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The personal blog of Frank Lesko. Award-winning writer. Non-profit entrepreneur. Activist. Religious professional. Foodie. Musician. All around curious soul and Renaissance man.

See also my professional blog: The Traveling Ecumenist.

Wednesday, July 16, 2008

Can't Beet That

Now this is the part of summer I really love:

Erin and I sat down to a delicious dinner of just-dug red potatoes and beets, both grown about 15 feet from the house--not bad, considering the potatoes came from a bag we were throwing out in early May, but decided to plant just for the heck of it. This was way before the frost warning was over, but it worked out nicely. The potato plants are really struggling with bugs, but the crop was nice of the few that we picked.

In another pan were some garden-fresh green beans baked with naturally-raised pork chops--decked out with fresh rosemary from the front yard.

There was also a plate of steamed kohlrabi greens. The kohlrabi patch desperately needed thinning, so I helped out the garden as well as helped myself to some greens.

The beets were boiled, and the color bled out quite a bit. However, they retained their taste and the freshness was outstanding. Still, its amazing when you can see the color loss so blatantly, which probably mirrors the nutrition loss. I'm sure the same amount of loss occurs with potatoes, but you don't have such a strong color to bleed out like that so you probably don't notice. We left the beet skins on and boiled them together with the potatoes, with a steamer rack on top with the greens.

In the past, we've always baked the beets first, then peeled and threw them in a recipe. It is good to know that leaving the skins on and a simple boil works just as well when we don't have the time for the extra steps. We'd rather eat the skins, anyway, since that is probably where the nutrition is, like for potatoes. The beets need a little longer cook time than the potatoes. The next time, we're going to try just steaming them and see how long it takes. Steaming usually takes longer than boiling, but the cook times can be surprisingly similar, and the nutrition retention is significantly better.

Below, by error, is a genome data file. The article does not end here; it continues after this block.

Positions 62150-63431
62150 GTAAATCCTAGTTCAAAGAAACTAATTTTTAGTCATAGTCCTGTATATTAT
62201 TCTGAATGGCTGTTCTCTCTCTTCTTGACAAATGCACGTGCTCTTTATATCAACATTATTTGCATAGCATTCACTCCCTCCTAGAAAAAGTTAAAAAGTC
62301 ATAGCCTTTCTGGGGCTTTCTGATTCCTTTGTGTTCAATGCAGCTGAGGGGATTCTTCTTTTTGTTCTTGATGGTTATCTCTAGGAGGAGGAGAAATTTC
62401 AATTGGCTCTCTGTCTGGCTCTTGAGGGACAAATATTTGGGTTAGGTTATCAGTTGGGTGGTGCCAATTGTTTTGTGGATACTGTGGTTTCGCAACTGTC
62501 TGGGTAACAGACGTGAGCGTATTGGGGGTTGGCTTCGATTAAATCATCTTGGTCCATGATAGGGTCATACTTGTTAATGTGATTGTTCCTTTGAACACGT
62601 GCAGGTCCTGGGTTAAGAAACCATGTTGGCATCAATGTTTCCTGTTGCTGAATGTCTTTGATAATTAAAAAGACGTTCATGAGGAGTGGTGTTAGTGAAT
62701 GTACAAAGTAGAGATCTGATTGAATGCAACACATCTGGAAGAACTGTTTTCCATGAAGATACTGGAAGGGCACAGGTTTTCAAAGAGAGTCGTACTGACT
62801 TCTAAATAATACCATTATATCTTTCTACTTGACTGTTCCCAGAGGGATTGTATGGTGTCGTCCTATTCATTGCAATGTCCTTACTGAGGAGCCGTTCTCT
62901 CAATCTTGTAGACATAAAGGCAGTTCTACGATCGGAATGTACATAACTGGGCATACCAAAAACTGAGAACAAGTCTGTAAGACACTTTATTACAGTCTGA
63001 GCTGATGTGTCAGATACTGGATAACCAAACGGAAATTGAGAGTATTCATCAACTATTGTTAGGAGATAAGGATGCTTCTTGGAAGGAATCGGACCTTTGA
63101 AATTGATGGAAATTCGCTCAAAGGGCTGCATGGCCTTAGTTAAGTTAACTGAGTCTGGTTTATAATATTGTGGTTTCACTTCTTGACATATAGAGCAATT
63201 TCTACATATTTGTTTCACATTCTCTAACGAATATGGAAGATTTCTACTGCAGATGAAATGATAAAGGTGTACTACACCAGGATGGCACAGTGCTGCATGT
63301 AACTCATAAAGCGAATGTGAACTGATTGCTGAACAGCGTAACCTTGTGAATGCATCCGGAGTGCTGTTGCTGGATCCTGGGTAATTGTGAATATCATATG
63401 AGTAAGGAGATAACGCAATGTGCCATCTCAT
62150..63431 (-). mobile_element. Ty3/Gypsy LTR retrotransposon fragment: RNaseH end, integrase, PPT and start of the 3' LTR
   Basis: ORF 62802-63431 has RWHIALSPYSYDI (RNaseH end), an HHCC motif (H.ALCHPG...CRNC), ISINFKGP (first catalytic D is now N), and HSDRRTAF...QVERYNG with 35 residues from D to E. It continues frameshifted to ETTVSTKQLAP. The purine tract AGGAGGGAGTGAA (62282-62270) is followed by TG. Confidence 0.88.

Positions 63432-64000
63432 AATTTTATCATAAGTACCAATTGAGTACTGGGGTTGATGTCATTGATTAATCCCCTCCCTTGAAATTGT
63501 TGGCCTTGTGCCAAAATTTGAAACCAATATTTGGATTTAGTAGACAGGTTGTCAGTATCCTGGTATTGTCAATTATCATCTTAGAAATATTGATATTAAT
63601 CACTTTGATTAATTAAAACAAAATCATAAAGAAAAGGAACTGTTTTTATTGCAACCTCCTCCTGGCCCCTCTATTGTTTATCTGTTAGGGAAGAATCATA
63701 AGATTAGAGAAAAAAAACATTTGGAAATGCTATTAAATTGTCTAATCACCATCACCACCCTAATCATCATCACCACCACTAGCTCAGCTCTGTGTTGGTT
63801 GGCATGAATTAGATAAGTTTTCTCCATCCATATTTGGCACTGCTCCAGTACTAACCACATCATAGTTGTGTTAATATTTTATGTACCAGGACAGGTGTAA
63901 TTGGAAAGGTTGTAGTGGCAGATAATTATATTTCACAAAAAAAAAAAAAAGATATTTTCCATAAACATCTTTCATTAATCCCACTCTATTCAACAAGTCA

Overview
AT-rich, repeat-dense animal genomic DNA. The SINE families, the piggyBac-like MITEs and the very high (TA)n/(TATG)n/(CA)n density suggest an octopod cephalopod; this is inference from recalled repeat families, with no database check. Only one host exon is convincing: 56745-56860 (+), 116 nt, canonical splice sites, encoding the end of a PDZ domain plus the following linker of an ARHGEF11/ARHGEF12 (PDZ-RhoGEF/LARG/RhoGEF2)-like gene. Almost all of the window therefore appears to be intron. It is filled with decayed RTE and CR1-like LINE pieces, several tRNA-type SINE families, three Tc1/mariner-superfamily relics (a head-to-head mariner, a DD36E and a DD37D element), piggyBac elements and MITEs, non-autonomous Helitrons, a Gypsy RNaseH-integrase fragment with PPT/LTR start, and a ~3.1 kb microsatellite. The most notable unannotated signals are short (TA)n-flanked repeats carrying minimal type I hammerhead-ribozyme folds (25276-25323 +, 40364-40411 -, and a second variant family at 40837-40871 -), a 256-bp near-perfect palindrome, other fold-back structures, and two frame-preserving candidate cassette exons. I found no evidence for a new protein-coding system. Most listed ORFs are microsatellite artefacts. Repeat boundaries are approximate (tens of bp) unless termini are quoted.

6 comments:

  1. I am sooooo addicted to rosemary and I'm jealous you have some fresh growing in your yard. I just found this flavor of Triscuits--"Rosemary and olive oil." Needless to say, the box did not last long. Carby and bad, I know! But so damned good.

    I need to get me some rosemary plants so that I can put it on my potatoes... and anything else I may cook (not a fan of green beans so it wouldnt be on that).

    I love beets too!! My ex-bf's grandma (God bless her soul) used to make this EXCELLENT borsch... Oh man, that stuff was good...

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  2. Its not too late to buy a couple rosemary plants from a local nursery. You should be able to get a discount this time of year. They don't need much attention if you get a mature plant, and you can snip off little sprigs when you need to spice up your food.

    Easier to plant outside than to grow in pots indoors.

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  3. Does rosemary like the shade or the sun, or something in between? I think I might go look for some...

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  4. It likes it when you buy it and put it in the ground. It needs minimal attention.

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  5. Have you tried a little rosemary in potato salad? I use this instead of pickle or relish, it's a great substitute.

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  6. The trick to get your beets to retain their color and nutrition is to leave about 2 inches of the stalk on and the tap root in place. Don't forget to eat the greens :)

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